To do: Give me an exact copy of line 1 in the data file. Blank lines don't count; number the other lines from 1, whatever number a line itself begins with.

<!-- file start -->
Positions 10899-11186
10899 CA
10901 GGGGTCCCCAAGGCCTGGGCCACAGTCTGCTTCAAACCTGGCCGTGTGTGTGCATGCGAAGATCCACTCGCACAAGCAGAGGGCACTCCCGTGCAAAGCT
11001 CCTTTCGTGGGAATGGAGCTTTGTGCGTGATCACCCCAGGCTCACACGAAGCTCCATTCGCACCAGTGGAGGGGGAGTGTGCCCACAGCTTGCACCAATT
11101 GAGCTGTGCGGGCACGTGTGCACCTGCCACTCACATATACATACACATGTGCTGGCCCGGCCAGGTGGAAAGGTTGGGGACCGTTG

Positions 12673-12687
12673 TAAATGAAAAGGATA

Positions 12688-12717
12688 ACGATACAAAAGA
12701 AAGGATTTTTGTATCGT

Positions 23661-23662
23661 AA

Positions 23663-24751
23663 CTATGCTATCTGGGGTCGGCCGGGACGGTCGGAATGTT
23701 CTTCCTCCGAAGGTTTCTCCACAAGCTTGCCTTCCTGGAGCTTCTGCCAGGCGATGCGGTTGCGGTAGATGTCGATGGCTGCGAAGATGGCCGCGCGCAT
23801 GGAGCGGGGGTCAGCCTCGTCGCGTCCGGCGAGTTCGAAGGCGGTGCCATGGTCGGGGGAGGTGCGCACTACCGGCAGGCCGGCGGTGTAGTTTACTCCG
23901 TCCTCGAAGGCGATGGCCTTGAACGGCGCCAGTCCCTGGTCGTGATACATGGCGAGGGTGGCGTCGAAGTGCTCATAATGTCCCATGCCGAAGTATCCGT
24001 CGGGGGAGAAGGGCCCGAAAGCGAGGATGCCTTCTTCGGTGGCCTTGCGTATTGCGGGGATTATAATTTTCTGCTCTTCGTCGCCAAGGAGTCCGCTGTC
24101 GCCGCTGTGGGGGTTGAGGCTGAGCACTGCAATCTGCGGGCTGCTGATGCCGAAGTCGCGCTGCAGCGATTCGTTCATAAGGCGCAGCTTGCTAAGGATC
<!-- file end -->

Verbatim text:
Positions 10899-11186